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End Of California COVID Emergency Won't Affect Insurance, But End Of National Health Emergency Will

A hospital gurney is located inside a white tent
A room for patients at the Mobile Isolation unit outside of the VA Hospital in Westwood.
(Chava Sanchez
/
LAist)
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Topline:

The end of California’s COVID-19 emergency public health order in February won’t affect your insurance coverage. But when the nationwide version expires, getting treatment for COVID-19 will likely be more expensive.

How will my coverage be affected? That depends on what type of insurance you have. The largest impact will be on Medi-Cal recipients who haven’t been required to renew their coverage during the pandemic. Whenever the public health emergency expires, Medi-Cal will resume its regular renewal process over the next 14 months. The California Health Care Foundation estimates 2 to 3 million people may leave the program, and millions of people will likely need help transitioning to other insurance.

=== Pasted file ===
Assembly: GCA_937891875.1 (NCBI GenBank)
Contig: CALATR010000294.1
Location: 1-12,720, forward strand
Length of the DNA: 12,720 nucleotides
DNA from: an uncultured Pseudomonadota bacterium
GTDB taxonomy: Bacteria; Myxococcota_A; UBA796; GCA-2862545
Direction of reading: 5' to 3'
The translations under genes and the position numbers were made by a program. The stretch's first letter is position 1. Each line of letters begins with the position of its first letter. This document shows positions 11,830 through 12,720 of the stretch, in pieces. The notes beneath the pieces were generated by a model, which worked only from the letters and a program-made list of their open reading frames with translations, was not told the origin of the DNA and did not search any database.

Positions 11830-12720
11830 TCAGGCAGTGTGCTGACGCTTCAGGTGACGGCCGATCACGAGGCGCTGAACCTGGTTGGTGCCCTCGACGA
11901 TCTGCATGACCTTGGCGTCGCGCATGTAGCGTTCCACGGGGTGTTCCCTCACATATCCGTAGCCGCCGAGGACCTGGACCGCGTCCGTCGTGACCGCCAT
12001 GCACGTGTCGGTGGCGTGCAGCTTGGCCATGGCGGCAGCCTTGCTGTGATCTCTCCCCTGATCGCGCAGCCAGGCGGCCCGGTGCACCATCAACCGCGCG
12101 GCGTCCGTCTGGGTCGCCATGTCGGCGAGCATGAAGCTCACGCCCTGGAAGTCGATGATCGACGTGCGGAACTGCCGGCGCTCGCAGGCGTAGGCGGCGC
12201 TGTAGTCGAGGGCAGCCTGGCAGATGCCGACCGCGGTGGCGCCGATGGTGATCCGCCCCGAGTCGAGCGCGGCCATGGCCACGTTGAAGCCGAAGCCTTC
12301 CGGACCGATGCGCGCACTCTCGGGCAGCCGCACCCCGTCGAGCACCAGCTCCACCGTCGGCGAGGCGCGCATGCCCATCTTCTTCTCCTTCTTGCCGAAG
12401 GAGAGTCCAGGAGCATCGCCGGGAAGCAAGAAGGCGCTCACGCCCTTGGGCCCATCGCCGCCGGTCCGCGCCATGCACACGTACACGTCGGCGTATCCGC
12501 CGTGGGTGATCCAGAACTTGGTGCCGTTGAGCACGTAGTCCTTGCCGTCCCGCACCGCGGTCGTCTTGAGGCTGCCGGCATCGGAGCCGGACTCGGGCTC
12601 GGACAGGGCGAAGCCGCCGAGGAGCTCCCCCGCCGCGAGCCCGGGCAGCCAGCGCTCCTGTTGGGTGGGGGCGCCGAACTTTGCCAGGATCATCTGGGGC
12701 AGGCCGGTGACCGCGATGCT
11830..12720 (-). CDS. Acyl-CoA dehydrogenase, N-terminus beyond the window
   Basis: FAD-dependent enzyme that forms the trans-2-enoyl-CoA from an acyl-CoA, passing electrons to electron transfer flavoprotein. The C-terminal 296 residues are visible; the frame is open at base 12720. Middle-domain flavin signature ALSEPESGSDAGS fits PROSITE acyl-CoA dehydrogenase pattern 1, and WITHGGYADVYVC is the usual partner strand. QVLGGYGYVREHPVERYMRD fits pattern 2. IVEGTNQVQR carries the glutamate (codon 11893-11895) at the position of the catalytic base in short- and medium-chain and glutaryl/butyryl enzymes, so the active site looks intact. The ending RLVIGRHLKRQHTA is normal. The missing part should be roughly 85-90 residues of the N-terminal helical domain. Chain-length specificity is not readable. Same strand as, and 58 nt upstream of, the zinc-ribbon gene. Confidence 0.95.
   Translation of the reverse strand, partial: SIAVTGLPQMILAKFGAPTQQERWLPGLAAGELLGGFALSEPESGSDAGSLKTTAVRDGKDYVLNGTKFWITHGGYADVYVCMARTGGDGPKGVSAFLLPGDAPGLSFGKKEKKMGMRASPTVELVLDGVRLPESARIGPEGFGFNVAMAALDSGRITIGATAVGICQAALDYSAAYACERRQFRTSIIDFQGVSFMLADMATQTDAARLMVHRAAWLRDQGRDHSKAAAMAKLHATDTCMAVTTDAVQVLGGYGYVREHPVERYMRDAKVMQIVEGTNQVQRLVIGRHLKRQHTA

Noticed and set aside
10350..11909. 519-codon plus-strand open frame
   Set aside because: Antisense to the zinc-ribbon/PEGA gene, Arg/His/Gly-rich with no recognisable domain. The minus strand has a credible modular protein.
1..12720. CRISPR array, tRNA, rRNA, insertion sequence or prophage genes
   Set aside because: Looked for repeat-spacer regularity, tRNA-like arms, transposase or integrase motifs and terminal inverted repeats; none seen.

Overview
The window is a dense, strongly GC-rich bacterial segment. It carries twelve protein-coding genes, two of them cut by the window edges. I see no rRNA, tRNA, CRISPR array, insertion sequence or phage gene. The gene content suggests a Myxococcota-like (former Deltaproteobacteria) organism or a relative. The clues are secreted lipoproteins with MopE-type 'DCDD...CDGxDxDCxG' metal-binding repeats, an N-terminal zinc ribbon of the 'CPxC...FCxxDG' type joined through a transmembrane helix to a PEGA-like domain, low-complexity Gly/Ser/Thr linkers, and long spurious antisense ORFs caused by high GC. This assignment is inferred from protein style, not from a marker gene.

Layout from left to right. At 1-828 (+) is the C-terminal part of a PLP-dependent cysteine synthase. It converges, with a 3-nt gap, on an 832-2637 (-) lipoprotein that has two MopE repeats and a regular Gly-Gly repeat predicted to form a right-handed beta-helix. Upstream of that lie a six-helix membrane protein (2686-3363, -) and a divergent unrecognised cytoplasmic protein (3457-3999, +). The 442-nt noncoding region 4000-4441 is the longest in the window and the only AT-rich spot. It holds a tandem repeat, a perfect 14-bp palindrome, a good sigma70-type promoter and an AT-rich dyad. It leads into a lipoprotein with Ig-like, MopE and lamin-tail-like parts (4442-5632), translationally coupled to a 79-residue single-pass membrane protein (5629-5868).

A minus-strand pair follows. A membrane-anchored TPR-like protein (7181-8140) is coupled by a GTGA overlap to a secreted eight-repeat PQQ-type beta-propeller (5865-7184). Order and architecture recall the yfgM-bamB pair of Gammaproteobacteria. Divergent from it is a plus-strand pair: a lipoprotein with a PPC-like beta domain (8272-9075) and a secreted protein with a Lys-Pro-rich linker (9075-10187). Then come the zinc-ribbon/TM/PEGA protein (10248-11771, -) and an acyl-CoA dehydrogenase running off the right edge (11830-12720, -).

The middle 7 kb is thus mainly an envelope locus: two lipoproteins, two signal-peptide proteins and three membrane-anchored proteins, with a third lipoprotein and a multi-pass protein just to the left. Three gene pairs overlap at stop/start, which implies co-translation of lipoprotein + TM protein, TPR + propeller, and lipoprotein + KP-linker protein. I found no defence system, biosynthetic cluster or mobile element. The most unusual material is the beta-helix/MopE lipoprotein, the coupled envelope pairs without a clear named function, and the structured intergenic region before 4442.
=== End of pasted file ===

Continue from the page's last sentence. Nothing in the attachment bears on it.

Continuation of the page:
How will it impact costs? People without insurance will no longer be able to get tested or treated for COVID-19 through Medi-Cal. Medicare and privately insured people will see cost-sharing and additional out-of-pocket costs for treatment if they contract COVID-19, though vaccines will remain free.

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When will the national emergency end? The nationwide COVID-19 emergency declarations (there are a few) must be extended every 90 days and were recently continued through Jan. 11, 2023. The Biden administration has said it will give states a 60 day notice before it ends the nationwide public health emergency.